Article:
FLEMINGTON, NJ - For more than an hour, the Hunterdon Central Regional Board of Education heard from students who want them to do something to make their high school into a warm, caring place.
Their call comes after two students this academic year took their own lives.
More than 60 students and parents wore yellow t-shirts to the Feb. 25 meeting with a message in sky blue letters; “I will listen” on the front and “I will care” on the back.
The idea for the t-shirts came from students at Safe Harbor who wanted to call attention to the issue.
Safe Harbor, in Flemington, provides services to separating, divorcing or divorced families to make sure the children have continued contact with both parents and other family members, and also provides a safe environment for individuals healing from trauma.
During his report to the board, Moore discussed several things that have been done to address the issue, like doubling the number of student assistance counselors.
He also said they’ve begun to examine what can be done policy wise to bring in more support for their students. Several students addressed the board on concerns they believe are contributing to the feelings of hopelessness and being alone. They range from a lack of communication from some teachers and administrators to their slow response to address the suicides, as well as a lack of support or encouragement from teachers or administrators, among other grievances.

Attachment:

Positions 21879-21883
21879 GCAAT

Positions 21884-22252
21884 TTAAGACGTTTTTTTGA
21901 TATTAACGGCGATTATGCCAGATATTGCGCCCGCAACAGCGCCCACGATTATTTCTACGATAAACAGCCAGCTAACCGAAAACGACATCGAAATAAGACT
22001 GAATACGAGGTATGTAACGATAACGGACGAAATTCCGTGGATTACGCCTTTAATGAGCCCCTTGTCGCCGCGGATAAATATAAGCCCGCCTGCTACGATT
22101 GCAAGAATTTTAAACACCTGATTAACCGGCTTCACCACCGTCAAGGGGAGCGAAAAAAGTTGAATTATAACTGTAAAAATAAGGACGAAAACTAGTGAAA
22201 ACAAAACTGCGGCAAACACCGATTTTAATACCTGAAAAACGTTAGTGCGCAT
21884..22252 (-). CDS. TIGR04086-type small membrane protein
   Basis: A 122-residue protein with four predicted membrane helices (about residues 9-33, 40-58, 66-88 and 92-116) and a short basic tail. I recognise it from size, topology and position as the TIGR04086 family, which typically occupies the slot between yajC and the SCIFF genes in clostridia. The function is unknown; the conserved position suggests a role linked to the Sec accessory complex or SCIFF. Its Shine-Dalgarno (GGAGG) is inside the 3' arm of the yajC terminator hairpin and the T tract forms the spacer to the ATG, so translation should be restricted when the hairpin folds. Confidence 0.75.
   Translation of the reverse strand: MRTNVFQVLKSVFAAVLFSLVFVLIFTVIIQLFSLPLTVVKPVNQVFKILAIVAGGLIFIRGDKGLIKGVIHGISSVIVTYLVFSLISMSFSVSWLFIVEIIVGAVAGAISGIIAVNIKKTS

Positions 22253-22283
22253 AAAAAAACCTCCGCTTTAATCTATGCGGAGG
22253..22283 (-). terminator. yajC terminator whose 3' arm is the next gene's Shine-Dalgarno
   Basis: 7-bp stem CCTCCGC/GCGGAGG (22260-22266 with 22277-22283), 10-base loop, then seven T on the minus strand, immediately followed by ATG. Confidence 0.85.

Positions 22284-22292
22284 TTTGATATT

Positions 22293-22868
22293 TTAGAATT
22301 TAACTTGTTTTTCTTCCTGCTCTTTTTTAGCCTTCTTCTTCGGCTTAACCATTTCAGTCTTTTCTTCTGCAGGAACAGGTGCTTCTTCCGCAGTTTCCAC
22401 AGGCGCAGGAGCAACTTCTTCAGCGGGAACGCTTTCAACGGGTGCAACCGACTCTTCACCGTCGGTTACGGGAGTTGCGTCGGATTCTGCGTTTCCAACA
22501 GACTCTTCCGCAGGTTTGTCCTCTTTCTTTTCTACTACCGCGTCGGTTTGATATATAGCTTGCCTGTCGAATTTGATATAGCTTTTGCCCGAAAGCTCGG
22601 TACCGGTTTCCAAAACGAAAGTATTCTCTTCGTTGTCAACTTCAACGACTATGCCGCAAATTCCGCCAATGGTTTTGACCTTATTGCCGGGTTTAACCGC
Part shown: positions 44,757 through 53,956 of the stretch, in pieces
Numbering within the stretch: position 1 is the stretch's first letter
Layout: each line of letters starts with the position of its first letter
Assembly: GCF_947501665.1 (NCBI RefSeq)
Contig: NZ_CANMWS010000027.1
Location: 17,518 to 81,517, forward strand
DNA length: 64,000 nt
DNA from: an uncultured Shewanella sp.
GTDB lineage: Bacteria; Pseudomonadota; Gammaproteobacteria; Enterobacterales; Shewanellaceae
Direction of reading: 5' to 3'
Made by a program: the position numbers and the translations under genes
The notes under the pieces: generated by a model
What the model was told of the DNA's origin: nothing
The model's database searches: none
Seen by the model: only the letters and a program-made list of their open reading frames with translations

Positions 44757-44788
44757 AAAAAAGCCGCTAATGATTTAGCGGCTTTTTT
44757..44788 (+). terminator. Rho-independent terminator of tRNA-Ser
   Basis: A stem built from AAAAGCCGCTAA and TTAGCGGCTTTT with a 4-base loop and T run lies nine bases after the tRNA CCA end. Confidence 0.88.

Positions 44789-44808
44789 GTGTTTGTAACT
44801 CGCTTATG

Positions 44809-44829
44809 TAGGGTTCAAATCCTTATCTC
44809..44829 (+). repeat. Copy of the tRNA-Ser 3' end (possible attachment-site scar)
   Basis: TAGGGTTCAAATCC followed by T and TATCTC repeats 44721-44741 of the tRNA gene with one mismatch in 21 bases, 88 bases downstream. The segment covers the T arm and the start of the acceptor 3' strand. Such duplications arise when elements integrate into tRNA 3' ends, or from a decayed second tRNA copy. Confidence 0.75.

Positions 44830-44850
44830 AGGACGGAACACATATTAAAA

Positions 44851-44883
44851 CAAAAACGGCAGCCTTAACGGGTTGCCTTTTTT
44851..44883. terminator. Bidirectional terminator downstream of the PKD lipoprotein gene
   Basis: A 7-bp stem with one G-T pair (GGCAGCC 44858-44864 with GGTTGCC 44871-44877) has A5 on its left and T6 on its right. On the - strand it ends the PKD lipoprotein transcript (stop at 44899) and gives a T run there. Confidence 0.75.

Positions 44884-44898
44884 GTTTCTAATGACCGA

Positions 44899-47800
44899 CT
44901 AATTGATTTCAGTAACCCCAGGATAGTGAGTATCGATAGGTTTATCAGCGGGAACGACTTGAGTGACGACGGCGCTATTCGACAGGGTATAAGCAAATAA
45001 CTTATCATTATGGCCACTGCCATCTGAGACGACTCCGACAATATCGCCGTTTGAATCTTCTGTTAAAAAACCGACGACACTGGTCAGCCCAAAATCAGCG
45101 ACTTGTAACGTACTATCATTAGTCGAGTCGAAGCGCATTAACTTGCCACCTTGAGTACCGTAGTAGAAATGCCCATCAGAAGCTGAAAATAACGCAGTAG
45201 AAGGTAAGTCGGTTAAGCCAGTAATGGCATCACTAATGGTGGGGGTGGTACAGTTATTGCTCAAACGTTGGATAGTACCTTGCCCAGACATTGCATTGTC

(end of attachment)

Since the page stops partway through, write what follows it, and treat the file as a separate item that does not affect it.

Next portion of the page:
But with their grievances also came suggestions they believe will help the situation, like concerts and adding some color to the walls of the school.
Senior Cameron Paulson thanked administrators for providing a presentation on available resources, but said there needs to be a better environment at the school.
“I feel there needs to be school wide workshops you can do [on] coping mechanisms and things like that,” she said. “If we can fit everybody in the field house for a senior picture, I think you can fit everyone in the field house for a workshop.”
Paulson and all of the comments from each student were translated into Spanish by student Amy Torres who offered her own comments as well.
She directly asked, “Why can’t we talk about suicide prevention?”
Torres suggested freshman be taught a mental awareness class, and download an app called “A Friend Asks.” She also recalled a moment her teacher in English class told them she was going through a tough time and struggled like the rest of them.
“It really put into perspective that we’re not alone,” said Torres who further suggested that students should feel like they are included, not told “oh, there’s another club, oh, there’s meetings.”
School board president Vincent Panico thanked the students for bringing their concerns to the board as he addressed the room after the residents forum.
He said he was “heartbroken” to hear of the experience of students at the school, which are different from his when he was a student. “I understand that this is something like many people have said goes beyond borders of the doors of Hunterdon Central, and it’s a problem that we face around the country, but we need to lead the fight,” he said. “I care about the students here, I care about the teachers here and I care about the community here. That’s why I’m on this board because I care about all of you.”